Re: [OPE-L] Sraffian surplus vs Marxian surplus

From: ajit sinha (sinha_a99@YAHOO.COM)
Date: Sat Jul 01 2006 - 08:49:09 EDT

--- Jurriaan Bendien <adsl675281@TISCALI.NL> wrote:
This is actually what Marx says about it:

"Every child knows that any nation that stopped
working, not for a
year, but
let us say, just for a few weeks, would perish. And
every child knows,
that the amounts of products corresponding to the
differing amounts of
demand differing and quantitatively determined amounts
of society's
aggregate labour. It is self-evident that this
necessity of the
of social labour in specific proportions is certainly
not abolished by
specific form of social production; it can only change
its form of
manifestation. Natural laws cannot be abolished at
all. The only thing
can change, under historically differing conditions,
is the form in
those laws assert themselves. And the form in which
this proportional
distribution of labour asserts itself in a state of
society in which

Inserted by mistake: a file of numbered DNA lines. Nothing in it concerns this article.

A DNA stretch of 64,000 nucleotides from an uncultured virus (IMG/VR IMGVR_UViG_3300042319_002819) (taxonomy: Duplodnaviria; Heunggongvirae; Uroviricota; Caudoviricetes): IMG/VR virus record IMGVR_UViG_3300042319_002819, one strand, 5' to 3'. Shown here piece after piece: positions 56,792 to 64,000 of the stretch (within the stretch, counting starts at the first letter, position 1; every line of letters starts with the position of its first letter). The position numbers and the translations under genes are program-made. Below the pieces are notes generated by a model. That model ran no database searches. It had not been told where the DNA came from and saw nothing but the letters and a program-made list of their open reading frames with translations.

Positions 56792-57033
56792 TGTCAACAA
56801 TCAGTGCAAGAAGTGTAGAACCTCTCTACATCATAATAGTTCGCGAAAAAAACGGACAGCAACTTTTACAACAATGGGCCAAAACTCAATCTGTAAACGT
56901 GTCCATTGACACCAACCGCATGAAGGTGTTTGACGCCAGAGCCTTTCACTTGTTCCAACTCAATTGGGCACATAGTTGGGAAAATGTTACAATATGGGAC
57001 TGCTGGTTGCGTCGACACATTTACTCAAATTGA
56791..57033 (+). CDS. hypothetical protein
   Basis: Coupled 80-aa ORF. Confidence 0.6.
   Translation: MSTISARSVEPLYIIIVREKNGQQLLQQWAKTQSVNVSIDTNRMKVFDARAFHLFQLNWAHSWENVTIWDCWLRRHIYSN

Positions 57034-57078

interconnection of social labour expresses itself as
the private
exchange of
the individual products of labour, is precisely the
exchange value of
products. Where science comes in is to show how the
law of value

And here we really get to the crux of the issue - Marx
is talking about
social and physical necessity for matching society's
needs with the
of human labour, through economic exchange. That is
the "ontological
for talking about a "law"; somehow, this necessity has
to be reflected
trading ratios and relative prices. The question then
was how
this law would assert itself, but if there cannot be
any evidence for
law, as Thomas Sekine argues, we cannot even answer
this question.

Take a look at couple of my papers listed below for a
discussion of a few conceptual issues related with the
above explanation of Marx's theory of value.

‘Some Critical Reflections on Marx’s Theory of Value’,
in Value and the World Economy Today, (eds.) R. Westra
and A. Zuege, Palgrave, 2003.

‘A Critique of Part One of Capital Vol. 1: The Value
Controversy revisited’, Research in Political Economy
Vol. 15, 1996, pp. 195-222.

Cheers, ajit sinha

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